Cyprus depositors over €100,000 face far worse haircut than thought
Tougher terms send clear signal bailout means end of island as hub for offshore finance
Cypriot president Nicos Anastasiades addresses the nation with a televised speech from the presidential palace in Nicosia in the wake of the bailout earlier this week. Photograph: Petros Karadjias/Reuters
Big depositors in Cyprus's largest bank stand to lose far more than initially feared under a European Union rescue package to save the island from bankruptcy, a source with direct knowledge of the terms said on Friday.
Under conditions expected to be announced on Saturday, depositors in Bank of Cyprus will get shares in the bank worth 37.5 percent of their deposits over €100,000, the source told Reuters. The remainder of their deposits after that may never be paid back.
The toughening of the terms will send a clear signal that the bailout means the end of Cyprus as a hub for offshore finance and could accelerate economic decline on the island and bring steeper job losses. Officials had previously spoken of a loss to big depositors of 30 to 40 per cent.
Earlier, the president of Cyprus said the risk of bankruptcy had been contained and the country had no intention of leaving the euro in a speech laden with criticism of Europe's currency union for “experimenting” with the island’s fate.
Conservative leader Nicos Anastasiades spoke a day after banks reopened following an almost two-week shutdown imposed as the country raced to clinch a rescue package from the European Union.
Officials enforced firm limits on transactions to avert a run on deposits by worried Cypriots and wealthy foreign investors. In the end the reopening of the banks was largely quiet on Thursday, with Cypriots queuing calmly for the €300 they were permitted to withdraw.
Mr Anastasiades said the restrictions on transactions – unprecedented in the euro zone since its coins and banknotes entered circulation in 2002 – would be gradually lifted. He gave no time frame.
Cyprus’s difficulties have sent jitters around the fragile single European currency zone, and the imposition of capital controls has led economists to warn that a second-class “Cyprus euro” could emerge, with funds trapped on the island less valuable than euros that can be freely spent abroad.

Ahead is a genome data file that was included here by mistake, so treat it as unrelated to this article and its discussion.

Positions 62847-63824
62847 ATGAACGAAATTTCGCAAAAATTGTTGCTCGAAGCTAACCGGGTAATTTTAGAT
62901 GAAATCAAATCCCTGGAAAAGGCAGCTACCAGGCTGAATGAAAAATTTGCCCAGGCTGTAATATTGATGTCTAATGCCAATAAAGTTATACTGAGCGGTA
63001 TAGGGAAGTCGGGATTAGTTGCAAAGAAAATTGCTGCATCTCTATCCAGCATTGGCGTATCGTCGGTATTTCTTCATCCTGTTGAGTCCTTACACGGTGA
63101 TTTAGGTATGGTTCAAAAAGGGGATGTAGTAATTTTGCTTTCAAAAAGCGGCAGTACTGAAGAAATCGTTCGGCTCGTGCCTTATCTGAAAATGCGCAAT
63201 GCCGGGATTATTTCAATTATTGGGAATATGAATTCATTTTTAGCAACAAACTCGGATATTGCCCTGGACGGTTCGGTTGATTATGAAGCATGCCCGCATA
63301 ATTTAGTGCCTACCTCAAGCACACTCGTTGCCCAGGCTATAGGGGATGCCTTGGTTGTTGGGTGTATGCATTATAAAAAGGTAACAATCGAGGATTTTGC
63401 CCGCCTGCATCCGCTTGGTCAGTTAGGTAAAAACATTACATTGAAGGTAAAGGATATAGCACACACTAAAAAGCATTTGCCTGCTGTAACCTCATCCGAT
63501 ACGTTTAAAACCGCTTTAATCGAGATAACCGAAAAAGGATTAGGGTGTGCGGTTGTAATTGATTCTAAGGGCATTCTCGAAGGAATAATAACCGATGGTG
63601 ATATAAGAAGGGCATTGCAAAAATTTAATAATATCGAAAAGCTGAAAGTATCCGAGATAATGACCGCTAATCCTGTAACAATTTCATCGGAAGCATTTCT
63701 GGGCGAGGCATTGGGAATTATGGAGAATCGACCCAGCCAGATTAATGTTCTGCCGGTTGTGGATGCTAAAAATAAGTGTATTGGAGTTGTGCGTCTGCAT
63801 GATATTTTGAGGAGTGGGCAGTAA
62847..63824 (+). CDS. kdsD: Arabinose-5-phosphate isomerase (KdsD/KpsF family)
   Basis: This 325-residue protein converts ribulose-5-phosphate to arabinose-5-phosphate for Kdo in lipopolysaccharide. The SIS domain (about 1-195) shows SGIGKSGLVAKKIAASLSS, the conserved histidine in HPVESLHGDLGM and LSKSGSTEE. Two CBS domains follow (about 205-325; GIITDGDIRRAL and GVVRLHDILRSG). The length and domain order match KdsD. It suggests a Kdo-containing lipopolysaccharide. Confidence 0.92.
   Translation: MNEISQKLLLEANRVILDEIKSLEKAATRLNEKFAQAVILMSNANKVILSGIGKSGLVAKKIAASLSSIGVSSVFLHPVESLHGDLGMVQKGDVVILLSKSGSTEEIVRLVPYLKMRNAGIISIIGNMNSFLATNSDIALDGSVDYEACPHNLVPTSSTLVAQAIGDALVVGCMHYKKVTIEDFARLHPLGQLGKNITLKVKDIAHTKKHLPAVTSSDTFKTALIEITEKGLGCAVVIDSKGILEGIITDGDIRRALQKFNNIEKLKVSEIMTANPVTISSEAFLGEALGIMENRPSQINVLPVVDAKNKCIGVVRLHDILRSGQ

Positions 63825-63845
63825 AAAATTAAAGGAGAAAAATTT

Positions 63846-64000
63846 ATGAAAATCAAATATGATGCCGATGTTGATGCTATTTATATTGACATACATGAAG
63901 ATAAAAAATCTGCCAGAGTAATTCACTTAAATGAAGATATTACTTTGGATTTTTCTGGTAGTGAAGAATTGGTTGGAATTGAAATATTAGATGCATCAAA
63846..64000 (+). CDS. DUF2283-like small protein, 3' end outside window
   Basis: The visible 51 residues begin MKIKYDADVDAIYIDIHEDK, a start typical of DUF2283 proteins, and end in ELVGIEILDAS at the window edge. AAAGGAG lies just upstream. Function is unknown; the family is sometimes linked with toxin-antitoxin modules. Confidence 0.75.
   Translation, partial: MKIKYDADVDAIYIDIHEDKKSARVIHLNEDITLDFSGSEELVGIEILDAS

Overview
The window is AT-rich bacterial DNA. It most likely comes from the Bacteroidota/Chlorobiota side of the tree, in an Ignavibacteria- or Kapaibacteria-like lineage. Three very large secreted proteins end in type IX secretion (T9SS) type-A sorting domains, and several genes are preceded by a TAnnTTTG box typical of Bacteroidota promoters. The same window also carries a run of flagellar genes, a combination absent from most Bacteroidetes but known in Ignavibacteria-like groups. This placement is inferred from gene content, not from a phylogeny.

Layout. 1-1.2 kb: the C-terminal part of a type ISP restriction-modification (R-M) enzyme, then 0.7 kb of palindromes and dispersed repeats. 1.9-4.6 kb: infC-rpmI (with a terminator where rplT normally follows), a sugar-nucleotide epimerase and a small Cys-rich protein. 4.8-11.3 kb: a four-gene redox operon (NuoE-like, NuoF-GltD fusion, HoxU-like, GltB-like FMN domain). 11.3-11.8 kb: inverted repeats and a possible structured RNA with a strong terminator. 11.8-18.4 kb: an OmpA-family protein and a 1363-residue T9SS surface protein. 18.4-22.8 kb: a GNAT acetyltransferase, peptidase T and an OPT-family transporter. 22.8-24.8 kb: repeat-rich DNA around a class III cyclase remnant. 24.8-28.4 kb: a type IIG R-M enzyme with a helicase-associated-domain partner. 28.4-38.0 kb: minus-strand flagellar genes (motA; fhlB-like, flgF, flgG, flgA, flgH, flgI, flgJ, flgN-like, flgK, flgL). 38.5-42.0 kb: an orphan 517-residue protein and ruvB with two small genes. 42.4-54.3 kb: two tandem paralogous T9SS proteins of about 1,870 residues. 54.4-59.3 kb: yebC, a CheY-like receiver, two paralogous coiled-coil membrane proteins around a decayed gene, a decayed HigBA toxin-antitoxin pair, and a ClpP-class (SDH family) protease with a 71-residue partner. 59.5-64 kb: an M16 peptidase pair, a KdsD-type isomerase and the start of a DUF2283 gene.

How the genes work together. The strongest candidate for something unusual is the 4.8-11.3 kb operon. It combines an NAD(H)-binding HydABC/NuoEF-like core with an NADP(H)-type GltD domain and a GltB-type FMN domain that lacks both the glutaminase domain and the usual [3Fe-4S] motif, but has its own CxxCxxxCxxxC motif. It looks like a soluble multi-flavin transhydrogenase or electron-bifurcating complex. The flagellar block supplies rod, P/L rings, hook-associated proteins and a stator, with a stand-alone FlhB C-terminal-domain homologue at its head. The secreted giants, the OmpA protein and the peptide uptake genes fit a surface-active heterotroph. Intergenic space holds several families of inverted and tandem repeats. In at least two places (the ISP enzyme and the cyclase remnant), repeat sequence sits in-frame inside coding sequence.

In a speech to civil servants in the capital, Nicosia, Mr Anastasiades hit out at banking authorities in Cyprus and Europe for pouring money into a crippled Cypriot bank that now faces closure under the €10 billion bailout plan that averted the immediate risk of financial meltdown.
“How serious were those authorities that permitted the financing of a bankrupt bank to the highest possible amount?” Mr Anastasiades said.
“I don't want to say more,” he added. “Now is not the time to say who bears more or less of the blame.”
Mr Anastasiades clinched the last-ditch bailout in Brussels five days ago, but has faced a backlash from Cypriots angry at the price that came with it – the winding down of the island’s second-largest bank, Cyprus Popular Bank or Laiki, and an unprecedented raid on deposits over €100,000 that could spell the end of Cyprus as a hub for offshore finance.
The country faces steep job losses and a prolonged and deep recession.
The president, barely a month in the job and wrestling with Cyprus’s worst crisis since a 1974 war split the island in two, accused the 17-nation euro currency bloc of making “unprecedented demands that forced Cyprus to become an experiment”.
But he added: “We have no intention of leaving the euro. In no way will we experiment with the future of our country.”
European leaders have insisted the raid on big bank deposits in Cyprus is a one-off in their handling of a debt crisis that refuses to be contained.
But policymakers are divided, and the waters were muddied a day after the deal was inked when the Dutch chair of the euro zone’s finance ministers, Jeroen Dijsselbloem, said it could serve as a model for future crises.
Faced with a market backlash, Mr Dijsselbloem rowed back. But yesterday, European Central Bank Governing Council member Klaas Knot, a fellow Dutchman, said there was “little wrong” with his assessment.
“The content of his remarks comes down to an approach which has been on the table for a longer time in Europe,” Mr Knot was quoted as saying by Dutch daily Het Financieele Dagblad . “This approach will be part of the European liquidation policy,” he said, in comments a spokesman said were accurately reported.
Yesterday, easing a ban on cheque payments, Cypriot authorities said cheques could be used to make payments to government agencies up to a limit of €5,000. Anything more than €5,000 would require Central Bank approval.
The bank also issued a directive limiting the cash that can be taken to areas of the island beyond the “control of the Cypriot authorities” – a reference to Turkish-controlled northern Cyprus which considers itself an independent state.
Cyprus residents can take €300; non-residents can take €500. Under the terms of the capital controls, Cypriots and foreigners are allowed to take up to €1,000 in cash when they leave the island.